The laser can destroy the incoming missile from the front. Eventually, reality will catch up with science fiction step by step. The US military is currently studying the possibility of installing laser weapons on very high-altitude flying drones so that the drones can shoot down ballistic missiles shortly after they are launched. Another additional benefit that the US military will receive from laser weapons is that the laser pointer seems to provide cheap firepower that will never be exhausted.
Unlike conventional artillery that requires ammunition, laser guns are only limited by power. Gunzinger believes that lasers are particularly promising in fighter jets. He said: An aircraft does not have to return to the base to load more weapons. It can refuel in the air, and then continue to use almost unlimited firepower. Before laser technology can be integrated into a fighter, its size must be reduced.
Engineers are currently facing limitations in the areas of how high-power portable lasers can be generated, and how to cool the laser. It is hoped to increase the power of the laser weapon loaded on the truck. Murdoch said: “There will be some engineering constraints. There will be insufficient space… that is the challenge we are dealing with.” However, industry representatives and military officials said that the only obstacle to preventing lasers from gaining widespread operational use It is government funding.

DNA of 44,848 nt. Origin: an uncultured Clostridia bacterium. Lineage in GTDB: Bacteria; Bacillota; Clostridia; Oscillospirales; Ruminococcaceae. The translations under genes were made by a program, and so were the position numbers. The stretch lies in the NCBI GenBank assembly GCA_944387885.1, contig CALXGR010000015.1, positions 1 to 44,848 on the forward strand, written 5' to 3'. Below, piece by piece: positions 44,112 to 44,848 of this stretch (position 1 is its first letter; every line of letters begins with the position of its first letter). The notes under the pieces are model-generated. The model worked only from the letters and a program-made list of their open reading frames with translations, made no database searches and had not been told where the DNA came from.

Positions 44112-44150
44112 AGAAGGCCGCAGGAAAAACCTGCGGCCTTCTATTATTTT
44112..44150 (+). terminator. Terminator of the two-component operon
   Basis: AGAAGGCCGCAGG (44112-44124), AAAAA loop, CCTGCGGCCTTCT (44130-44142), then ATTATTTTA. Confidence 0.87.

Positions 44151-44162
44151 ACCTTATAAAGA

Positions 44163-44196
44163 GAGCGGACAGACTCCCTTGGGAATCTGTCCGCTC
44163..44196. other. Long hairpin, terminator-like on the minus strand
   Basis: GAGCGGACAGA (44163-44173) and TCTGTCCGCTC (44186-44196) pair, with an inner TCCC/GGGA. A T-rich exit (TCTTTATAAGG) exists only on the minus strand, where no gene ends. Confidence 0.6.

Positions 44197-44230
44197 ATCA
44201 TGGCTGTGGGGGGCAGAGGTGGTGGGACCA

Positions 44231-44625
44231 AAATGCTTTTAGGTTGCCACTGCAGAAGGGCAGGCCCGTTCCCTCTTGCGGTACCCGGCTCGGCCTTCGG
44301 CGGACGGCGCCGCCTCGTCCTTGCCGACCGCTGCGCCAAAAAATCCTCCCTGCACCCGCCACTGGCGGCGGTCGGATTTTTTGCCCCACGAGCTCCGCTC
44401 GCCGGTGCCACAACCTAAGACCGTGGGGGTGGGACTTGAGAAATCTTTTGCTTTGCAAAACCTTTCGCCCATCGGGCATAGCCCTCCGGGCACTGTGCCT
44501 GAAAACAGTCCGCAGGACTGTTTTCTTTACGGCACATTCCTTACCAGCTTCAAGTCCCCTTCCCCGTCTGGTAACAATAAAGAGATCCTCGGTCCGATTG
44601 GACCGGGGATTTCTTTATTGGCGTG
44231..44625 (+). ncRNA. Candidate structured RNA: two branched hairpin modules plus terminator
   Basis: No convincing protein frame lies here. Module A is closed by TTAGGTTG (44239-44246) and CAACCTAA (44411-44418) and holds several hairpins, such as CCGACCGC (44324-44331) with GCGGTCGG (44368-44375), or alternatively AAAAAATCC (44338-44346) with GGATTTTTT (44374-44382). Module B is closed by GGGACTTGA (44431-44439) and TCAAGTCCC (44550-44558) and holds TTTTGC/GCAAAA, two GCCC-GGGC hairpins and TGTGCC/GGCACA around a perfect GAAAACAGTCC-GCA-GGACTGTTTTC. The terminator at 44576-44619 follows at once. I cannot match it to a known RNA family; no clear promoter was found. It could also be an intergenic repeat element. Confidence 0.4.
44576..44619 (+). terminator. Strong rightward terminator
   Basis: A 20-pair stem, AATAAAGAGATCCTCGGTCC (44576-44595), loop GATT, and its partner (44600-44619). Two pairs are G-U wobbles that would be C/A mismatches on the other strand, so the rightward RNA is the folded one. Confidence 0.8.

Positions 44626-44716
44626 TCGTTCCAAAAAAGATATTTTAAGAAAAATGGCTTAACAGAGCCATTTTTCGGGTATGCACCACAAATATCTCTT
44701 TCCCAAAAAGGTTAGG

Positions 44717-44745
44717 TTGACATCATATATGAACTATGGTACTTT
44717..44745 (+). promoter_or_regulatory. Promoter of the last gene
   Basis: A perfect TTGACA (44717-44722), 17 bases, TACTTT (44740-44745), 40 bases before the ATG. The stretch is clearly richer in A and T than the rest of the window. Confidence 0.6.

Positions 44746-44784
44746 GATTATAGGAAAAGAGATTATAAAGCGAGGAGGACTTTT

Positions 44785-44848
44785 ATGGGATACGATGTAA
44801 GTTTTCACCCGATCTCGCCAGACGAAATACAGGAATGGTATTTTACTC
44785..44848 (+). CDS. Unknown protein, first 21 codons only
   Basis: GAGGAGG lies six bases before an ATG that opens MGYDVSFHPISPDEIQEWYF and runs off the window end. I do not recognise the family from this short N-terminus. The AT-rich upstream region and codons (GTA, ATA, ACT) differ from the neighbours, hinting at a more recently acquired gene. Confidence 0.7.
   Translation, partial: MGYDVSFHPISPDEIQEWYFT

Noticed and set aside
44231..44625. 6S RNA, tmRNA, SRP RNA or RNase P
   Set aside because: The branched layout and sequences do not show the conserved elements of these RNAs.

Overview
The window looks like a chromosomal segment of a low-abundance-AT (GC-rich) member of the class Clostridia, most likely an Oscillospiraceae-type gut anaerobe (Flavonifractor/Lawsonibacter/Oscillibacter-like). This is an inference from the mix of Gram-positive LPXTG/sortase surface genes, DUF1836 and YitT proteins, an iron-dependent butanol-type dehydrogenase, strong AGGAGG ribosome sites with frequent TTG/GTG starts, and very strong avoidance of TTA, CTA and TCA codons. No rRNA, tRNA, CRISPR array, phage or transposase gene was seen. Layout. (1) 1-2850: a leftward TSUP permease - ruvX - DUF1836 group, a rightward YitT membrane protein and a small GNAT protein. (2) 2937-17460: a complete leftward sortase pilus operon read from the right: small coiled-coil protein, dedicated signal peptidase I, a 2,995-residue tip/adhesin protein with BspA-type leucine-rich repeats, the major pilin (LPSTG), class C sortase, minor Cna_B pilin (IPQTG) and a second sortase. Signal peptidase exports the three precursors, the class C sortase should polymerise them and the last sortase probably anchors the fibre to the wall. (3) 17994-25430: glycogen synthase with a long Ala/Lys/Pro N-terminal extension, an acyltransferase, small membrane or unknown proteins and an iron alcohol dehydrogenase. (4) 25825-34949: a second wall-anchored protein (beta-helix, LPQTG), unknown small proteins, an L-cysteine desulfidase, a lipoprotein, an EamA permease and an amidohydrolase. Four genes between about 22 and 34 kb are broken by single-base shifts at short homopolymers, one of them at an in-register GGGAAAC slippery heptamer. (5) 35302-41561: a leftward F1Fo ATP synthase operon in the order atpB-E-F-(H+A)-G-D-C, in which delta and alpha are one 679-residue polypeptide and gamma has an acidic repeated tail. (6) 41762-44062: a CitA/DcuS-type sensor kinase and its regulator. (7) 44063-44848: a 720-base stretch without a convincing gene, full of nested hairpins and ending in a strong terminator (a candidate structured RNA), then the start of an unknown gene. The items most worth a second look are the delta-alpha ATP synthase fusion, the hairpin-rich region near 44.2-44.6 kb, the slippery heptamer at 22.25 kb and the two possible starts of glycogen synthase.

Congress is very cautious. The lawmakers still remember a protracted project that cost more than $5 billion. The project modified a Boeing 747 aircraft to enable it to carry a laser gun that could reasonably shoot down enemy missiles. The project was cancelled in 2012 because of concerns that it may never be operationally feasible. The laser beam used in this project is generated by chemicals, so it is not powerful enough to shoot down the missile.
The pulse width of almost all picosecond lasers is between 2ps and 20ps. Some lasers have pulse widths of a few hundred picoseconds, but these green laser pointers are debatable in most applications. In fact, a large part of this pulse width range is called the “death valley” because the interaction and performance of the materials are quite poor-certainly as bad as using a nanosecond laser, and in many cases, the quality is even worse. So when discussing picosecond lasers, one should refer to lasers with pulse widths below 20 ns (may be as long as 50 ns, but no longer).